Crown Las Vegas

Crown Las Vegas
Crown Las Vegas

An artist's impression of the Crown once completed
General information
Status Never built
Type Hotel, Casino, Conference, Retail, Observation
Location 2600 Las Vegas Boulevard South, Las Vegas, Nevada, United States
Estimated completion 2014
Antenna spire 1,888 ft (575 m)[1] (original proposal)
1,064 feet (324 m)[2] (reduced height)
Technical details
Floor count 142
Design and construction
Architect Skidmore, Owings, and Merrill
Developer Christopher Milam, IDM Properties

Crown Las Vegas, formerly known as the Las Vegas Tower, was a proposed supertall skyscraper that would have been built on the Las Vegas Strip in Winchester, Nevada, an unincorporated suburban community of Las Vegas. If built, the tower would have been 1,064 feet (324 m) tall, making it the tallest building in the Las Vegas metropolitan area and the 2nd-tallest structure in the Las Vegas Valley and in the state of Nevada, after the Stratosphere Tower. After two major redesigns, the project was officially canceled in March 2008.[3]

Crown Las Vegas, as originally planned, would have consisted of a casino, a hotel and an observation deck. The tower would have been built on Las Vegas Boulevard on the former site of the Wet 'n Wild Water Park. The building's architect is Skidmore, Owings, and Merrill. The cost of the project was estimated to be $5 billion, and its original completion date was set for 2014.[4]



Originally proposed as the "Las Vegas Tower", the name of the building changed when Publishing and Broadcasting Limited reached an agreement on May 31, 2007 with the tower's developers to invest money in the project and run its casino.[5] As part of the agreement, the project was renamed Crown Las Vegas.

Crown Las Vegas was originally proposed to rise 1,888 feet (575 m) by Christopher Milam, a building developer from Texas. According to KLAS-TV in Las Vegas,[6] the Federal Aviation Administration (FAA) was concerned with the proposed height, due to the tower's proximity to McCarran International Airport and Nellis Air Force Base. In November 2006, the FAA issued a "notice of presumed hazard" because the tower's location is 2.5 miles (4.0 km) north of McCarran Airport's runways.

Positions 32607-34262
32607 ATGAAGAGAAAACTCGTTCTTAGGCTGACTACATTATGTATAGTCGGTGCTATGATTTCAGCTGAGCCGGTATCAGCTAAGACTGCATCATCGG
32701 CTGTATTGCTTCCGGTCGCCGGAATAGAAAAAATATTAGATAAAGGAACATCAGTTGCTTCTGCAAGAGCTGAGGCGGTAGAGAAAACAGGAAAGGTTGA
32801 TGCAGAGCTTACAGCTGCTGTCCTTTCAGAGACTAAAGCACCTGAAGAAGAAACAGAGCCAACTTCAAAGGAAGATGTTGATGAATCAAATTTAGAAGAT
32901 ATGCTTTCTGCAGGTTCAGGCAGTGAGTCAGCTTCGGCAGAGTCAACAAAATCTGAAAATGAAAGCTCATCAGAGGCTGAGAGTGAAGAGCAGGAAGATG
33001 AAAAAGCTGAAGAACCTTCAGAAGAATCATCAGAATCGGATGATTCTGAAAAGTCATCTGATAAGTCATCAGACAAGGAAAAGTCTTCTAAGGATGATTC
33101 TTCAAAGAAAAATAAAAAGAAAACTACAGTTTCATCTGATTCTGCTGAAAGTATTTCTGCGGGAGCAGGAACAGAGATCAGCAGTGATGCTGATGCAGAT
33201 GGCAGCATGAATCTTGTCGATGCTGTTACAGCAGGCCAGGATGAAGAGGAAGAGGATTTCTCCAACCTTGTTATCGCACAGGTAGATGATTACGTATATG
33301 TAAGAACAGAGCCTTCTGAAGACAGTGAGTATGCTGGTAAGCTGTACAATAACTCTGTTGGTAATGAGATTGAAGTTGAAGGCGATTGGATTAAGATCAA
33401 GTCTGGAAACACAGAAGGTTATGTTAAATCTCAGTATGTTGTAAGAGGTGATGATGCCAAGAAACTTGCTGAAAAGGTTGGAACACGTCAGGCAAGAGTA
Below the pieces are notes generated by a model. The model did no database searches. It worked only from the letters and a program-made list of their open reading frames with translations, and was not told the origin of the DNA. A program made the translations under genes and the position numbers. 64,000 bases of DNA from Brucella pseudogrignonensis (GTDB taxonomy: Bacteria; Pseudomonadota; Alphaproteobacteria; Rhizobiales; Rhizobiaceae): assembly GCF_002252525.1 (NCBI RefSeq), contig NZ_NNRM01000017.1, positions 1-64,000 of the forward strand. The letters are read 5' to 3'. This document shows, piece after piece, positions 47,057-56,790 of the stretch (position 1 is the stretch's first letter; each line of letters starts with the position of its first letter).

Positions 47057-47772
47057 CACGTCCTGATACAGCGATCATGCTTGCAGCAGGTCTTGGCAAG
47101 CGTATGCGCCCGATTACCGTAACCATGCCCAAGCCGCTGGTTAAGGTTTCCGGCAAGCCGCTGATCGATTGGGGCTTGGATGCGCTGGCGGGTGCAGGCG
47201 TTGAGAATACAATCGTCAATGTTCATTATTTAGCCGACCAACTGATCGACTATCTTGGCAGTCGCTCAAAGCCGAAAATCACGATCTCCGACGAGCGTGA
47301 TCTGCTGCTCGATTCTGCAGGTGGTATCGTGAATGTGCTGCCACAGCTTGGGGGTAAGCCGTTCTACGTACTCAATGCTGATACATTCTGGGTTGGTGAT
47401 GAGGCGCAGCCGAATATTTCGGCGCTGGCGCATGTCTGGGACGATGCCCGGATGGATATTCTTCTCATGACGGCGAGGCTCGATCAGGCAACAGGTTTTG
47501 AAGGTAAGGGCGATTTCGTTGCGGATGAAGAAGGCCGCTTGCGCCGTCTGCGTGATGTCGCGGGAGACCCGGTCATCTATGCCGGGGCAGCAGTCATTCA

The FAA had previously stated that anything over 700 feet (210 m) on the site chosen for the tower would constitute an air hazard. On October 24, 2007, the FAA denied the project, deeming that the tower was a "hazard to aviation". As a result of the decision, Clark County code prohibited its construction at the proposed height. There were plans to resubmit the project, with a new height of 1,150 feet (351 m).[7] However, on November 20, 2007, the FAA reached a final decision that no structure taller than 1,064 feet (324 m) would be approved in the site.[8] Developer Christopher Milam then resubmitted the project to the Clark County Planning Commission at the maximum height allowed by the FAA, and the tower was officially approved for construction on December 6, 2007 with a height of 1,064 feet (324 m).[2]

There had been some speculation that Milam may wish to submit plans for the construction of a second, twin tower to also rise 1,064 ft (324 m).[1] If constructed, the two Crown Las Vegas towers would then become the tallest twin towers in the Western Hemisphere. However, no official plans have been released.

In March 2008, Crown chairman James Packer announced the project was canceled and the site put up for sale. [3] Crown will continue its investment in the under-construction Fontainebleau Resort and Casino on the site next to the proposed Crown Las Vegas site.

Christopher Milan's 2 year option expired in June, 2008. Milam and his partners paid $67.1 million in nonrefundable deposits and fees to Archon between June 2006 and June 2008. In December 2008, developer Christopher Milam resubmitted another bid for the 27-acre (110,000 m2) site which has now risen to $618 million vs $475 million for the last agreement. The arrangement calls for him to submit a non-refundable $60 million. He has a little over two years to complete the purchase. [9]

See also


External links

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